It’s no surprise that many writers feel misunderstood and alone. Writing, after all, is mostly a solitary pursuit. Whenever we visualize a writer hard at work, we tend to think of a person sitting all by themselves in an empty room, typing away. While this is sometimes true, that doesn’t mean that writers like being lonely or that we don’t long for connection or community.
It’s not only the solitary nature of writing that makes writers lonely. It’s also that most writers are introverts. We tend to be naturally introspective, and some of us even suffer from social anxiety. Groups and group activities can be hard for us, and even though we have a lot to say on the page, making conversation in real life isn’t always easy.
I talk more about writers and why we’re so lonely in the video below:
The past two years have been intense for all of us, on many levels. Some of us went through crushing losses and some of us found a newly discovered freedom during this crazy time. But what I’ve really noticed during the pandemic is that almost everyone has gone through some kind of healing.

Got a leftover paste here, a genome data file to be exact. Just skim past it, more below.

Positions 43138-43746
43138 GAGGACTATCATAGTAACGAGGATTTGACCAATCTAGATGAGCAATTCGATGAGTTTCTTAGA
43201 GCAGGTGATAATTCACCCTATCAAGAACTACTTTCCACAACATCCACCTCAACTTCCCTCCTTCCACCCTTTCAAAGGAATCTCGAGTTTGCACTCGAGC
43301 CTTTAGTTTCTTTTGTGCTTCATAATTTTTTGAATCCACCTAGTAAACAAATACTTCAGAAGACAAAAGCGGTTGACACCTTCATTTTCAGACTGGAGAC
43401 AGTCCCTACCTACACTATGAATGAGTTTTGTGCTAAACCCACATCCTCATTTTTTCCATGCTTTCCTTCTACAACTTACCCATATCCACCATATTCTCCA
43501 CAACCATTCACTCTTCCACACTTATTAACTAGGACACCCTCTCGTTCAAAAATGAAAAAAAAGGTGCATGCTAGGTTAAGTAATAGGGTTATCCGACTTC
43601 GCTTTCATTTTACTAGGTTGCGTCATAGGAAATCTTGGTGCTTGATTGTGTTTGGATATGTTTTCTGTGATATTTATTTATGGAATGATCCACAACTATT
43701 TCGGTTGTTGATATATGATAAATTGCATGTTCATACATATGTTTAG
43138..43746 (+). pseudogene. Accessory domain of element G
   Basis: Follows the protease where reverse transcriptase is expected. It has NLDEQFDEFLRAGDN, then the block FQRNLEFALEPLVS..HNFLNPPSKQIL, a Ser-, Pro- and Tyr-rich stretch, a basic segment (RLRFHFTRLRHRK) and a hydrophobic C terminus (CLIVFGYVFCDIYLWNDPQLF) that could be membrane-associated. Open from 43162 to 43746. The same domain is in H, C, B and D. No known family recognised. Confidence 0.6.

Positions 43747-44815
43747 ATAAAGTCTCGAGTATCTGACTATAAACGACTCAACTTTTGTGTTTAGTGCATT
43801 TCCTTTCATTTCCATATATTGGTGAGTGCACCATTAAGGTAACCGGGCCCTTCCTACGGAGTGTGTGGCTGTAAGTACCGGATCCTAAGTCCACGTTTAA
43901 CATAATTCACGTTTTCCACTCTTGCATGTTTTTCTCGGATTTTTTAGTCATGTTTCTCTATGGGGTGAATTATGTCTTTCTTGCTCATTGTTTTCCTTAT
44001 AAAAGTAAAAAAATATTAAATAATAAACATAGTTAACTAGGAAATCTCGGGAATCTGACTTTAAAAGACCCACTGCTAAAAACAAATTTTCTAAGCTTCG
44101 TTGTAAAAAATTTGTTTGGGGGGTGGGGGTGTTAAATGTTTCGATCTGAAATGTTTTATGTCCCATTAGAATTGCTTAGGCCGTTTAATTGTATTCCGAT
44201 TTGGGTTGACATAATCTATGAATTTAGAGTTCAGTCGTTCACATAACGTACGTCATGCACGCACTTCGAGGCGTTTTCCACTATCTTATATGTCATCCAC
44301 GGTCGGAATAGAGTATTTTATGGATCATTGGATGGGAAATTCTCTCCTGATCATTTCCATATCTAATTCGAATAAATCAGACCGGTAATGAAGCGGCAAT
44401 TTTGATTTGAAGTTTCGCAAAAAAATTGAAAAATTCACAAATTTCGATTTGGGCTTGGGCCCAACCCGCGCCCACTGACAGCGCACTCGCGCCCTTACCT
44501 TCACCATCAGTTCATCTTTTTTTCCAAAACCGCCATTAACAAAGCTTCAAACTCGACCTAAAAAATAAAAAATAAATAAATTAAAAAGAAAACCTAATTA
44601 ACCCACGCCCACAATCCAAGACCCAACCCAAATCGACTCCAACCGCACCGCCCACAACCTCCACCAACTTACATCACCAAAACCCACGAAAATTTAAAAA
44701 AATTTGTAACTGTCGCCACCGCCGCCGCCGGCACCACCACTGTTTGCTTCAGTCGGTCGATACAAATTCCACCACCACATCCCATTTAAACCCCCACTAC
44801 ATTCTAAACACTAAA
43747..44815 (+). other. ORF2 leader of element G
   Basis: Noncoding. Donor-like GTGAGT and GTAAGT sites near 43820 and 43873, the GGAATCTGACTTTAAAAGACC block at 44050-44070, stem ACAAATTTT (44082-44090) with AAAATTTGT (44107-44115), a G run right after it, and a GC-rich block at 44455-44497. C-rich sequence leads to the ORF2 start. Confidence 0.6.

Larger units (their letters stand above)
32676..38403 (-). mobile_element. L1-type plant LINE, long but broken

Healing doesn’t come in only one form, and it can show up in different ways that can be surprising, to say the least. For people who are Highly Sensitive, and creative, healing tends to manifest in a pull toward artistic self-expression. For many of us, that means that after years of feeling creatively stagnant, suddenly we’re journaling again, or painting again, or writing poetry again.
All my life I’ve been attracted to weird things. And all my life I’ve been very much aware that other people think I’m weird for being attracted to those weird things. Sometimes it’s that I can’t help but be drawn in by all the different facets of human darkness. Sometimes it’s that I get interested in a subject that seems complicated and obscure, and extremely boring, to others. But whatever my latest passion is at the moment I can be sure that it’s not something that a whole lot of other people understand.
It’s hard to talk about what it means to be a writer to other people who are not writers.
Because most of the time, they really, really don’t get it.
When you tell someone who is not a writer that you’re writing a book they usually ask one of these types of questions: